Oh shit! I almost forgot to mention that we saw Bam Margera, or as I call him Bam Margherita, and his 19 year-old girlfriend [conjecture].
The uniform amongst most women here seems to be black tights, very short jean shorts and combat boots. I would say… hmmm… one in three were wearing this ensemble. I am definitely not complaining. Iceland is all about the tights (most likely a symptom of summer day-time temps in the lower to mid-50’s). We ventured into a store that sold almost nothing but tights. In fact, I think it was in the tights district–like a Pinterest board come to life.
It’s interesting to see a city’s perspective of vintage. I think I’ve lamented about this in a previous blog, but vintage is now the 90’s and in Reykjavík the 90’s are expensive. So much so that I am thinking of trying to figure out a side business where I become a middleman between Goodwill and the country of Iceland. There is profit to be made!
Chucks, also big here. We even went to a record store that was selling American Apparel… whaaaaaat.
Which leads me to…
Reykjavík has an amazing sense of DIY. Many of the cafés, bars and restaurants utilize vintage ephemera to the point that I kind of believe it to be a leitmotif of the city’s persona. At first I thought it just happened to be the lone café that managed to get its hands on some second-hand finds. But then I noticed that it was everywhere. Or maybe I am just a magnet for this shit? Or maybe the economy dictates “on the cheap” so much so that if you squint you can almost imagine you are in Tucson, Arizona hanging out at Epic Café or Plush. Seriously, where did they get this stuff? It’s not Icelandic. If the vintage clothes prices are any indication, these cafés may have shelled out a ton to appear authentic.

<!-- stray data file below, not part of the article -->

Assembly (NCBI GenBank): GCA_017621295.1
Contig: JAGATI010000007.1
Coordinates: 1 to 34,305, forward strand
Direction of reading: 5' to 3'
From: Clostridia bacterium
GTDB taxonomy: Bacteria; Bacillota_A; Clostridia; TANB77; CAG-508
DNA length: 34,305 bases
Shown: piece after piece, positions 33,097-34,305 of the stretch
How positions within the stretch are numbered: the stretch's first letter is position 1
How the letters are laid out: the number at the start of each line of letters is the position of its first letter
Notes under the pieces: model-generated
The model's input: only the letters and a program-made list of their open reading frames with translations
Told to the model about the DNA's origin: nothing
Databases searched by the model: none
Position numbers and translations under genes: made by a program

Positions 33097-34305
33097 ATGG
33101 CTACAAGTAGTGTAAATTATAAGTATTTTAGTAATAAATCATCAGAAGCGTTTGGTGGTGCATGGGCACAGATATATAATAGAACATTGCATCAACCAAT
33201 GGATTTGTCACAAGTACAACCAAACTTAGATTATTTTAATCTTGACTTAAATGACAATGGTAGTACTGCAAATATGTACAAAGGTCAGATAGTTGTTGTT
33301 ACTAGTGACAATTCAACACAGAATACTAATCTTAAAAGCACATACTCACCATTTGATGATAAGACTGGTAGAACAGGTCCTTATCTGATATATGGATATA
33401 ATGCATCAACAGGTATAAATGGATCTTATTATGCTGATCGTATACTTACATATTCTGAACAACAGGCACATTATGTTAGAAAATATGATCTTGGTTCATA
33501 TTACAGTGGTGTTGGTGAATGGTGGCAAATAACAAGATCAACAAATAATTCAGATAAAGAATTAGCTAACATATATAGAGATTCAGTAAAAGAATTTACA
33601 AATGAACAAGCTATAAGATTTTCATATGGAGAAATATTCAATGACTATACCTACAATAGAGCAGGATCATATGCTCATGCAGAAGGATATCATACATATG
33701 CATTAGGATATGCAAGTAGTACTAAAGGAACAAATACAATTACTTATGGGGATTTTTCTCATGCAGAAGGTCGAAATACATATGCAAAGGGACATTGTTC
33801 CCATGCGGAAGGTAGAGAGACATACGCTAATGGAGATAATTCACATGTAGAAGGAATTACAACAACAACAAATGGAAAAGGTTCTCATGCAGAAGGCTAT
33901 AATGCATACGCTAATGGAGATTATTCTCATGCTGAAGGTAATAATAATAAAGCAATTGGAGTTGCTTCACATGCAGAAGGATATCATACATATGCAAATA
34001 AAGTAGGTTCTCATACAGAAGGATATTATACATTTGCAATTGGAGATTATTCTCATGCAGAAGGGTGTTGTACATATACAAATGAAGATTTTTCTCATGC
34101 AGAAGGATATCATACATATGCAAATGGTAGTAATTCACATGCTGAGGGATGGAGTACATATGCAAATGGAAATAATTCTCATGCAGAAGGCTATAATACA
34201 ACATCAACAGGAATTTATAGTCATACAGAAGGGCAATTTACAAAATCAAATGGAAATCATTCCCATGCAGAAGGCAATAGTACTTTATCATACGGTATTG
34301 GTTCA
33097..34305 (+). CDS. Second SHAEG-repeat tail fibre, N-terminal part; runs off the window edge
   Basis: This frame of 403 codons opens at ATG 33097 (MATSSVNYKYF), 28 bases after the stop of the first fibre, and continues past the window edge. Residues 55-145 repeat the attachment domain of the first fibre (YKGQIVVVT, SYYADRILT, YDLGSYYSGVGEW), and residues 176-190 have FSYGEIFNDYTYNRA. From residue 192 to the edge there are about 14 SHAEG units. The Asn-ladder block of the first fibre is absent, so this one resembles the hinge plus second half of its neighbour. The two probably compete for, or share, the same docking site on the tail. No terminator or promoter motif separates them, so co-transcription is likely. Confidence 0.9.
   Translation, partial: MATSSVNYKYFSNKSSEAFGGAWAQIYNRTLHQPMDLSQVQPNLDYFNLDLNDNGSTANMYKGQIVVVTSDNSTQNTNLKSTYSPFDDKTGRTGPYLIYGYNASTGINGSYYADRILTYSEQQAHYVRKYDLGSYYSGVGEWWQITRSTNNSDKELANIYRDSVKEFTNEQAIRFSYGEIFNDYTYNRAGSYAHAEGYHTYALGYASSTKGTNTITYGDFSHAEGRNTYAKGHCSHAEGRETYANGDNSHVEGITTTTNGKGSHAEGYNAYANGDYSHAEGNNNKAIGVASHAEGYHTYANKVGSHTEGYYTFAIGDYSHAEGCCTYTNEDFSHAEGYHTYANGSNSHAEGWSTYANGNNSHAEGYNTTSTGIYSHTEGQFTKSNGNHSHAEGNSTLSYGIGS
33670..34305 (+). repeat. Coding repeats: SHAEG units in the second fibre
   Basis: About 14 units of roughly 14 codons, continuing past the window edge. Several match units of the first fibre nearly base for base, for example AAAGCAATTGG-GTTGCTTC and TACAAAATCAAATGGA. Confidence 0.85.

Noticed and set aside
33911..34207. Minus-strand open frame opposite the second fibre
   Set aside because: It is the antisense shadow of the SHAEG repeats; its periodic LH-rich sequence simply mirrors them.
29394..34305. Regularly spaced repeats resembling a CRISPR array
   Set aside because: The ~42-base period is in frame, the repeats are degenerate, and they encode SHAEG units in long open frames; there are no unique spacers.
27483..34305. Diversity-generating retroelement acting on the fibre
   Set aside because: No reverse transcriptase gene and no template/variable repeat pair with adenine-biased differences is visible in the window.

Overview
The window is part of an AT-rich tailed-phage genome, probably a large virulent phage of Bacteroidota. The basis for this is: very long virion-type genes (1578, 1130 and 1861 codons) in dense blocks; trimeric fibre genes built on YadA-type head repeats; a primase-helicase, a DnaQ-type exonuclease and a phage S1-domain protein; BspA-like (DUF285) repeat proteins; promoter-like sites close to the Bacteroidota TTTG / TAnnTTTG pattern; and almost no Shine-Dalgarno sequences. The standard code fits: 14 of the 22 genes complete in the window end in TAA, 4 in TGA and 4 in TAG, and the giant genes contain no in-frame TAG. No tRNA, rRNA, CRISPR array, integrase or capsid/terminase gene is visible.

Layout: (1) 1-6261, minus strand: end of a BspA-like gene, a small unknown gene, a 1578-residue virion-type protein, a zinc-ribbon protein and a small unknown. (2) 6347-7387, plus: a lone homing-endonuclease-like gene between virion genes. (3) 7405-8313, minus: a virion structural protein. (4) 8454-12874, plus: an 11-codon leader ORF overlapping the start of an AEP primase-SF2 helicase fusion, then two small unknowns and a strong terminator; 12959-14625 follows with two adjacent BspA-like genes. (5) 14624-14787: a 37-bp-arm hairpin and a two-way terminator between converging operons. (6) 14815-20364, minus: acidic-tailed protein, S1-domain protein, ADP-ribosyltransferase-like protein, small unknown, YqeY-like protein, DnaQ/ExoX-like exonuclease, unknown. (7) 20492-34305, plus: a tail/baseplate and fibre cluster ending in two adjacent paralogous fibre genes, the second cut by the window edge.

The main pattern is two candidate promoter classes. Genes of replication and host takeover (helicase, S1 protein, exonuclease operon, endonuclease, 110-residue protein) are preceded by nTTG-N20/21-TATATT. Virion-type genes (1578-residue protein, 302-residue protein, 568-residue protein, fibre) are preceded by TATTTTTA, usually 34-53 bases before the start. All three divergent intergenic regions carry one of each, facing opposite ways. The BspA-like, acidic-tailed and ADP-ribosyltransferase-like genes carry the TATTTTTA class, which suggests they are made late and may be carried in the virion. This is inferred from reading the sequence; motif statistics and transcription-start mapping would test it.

Regardless, it’s a very cozy and familiar vibe–like being in someone’s living room.
Most of the buildings are sided in brightly painted corrugated steel. Part of me thinks this is because it ships well but also because… I don’t know… snow slides off of it? Reykjavík has a nice contrast of old and new, but for the most part the city seems very new in contrast with say Paris or Copenhagen. Even Hallgrímskirkja, Iceland’s tallest structure and most prominent landmark, wasn’t completed until 1986.
What struck me is the simplicity of form in much of the architecture. My favorite building? No doubt the moss covered walls of Reykjavík’s City Hall reflecting in a zero-edge pool of water.
Being a graphic designer I always pay attention to things like menus and logos… a lot of nice design for such a small city.
I don’t know if there is any one specific over-whelming trend here… my guess is designers are tapped into the international community and the internet has made inspiration globally accessible from anywhere one has a wifi connection–whether it be a tights shop or a hipster café.
I very much liked this city and country. It felt very young for such an old soul. Or maybe the city embraces the culture of its youth as an investment to secure its relevance? How many fantastic bands are coming out of Iceland? Aside from Bjork and Sigur Ros… there definitely seems to be a vital interest in the country’s commitment to the arts.
I guess if I had to say anything to Iceland it would be… bet on the pony that doesn’t kill what you want to sell.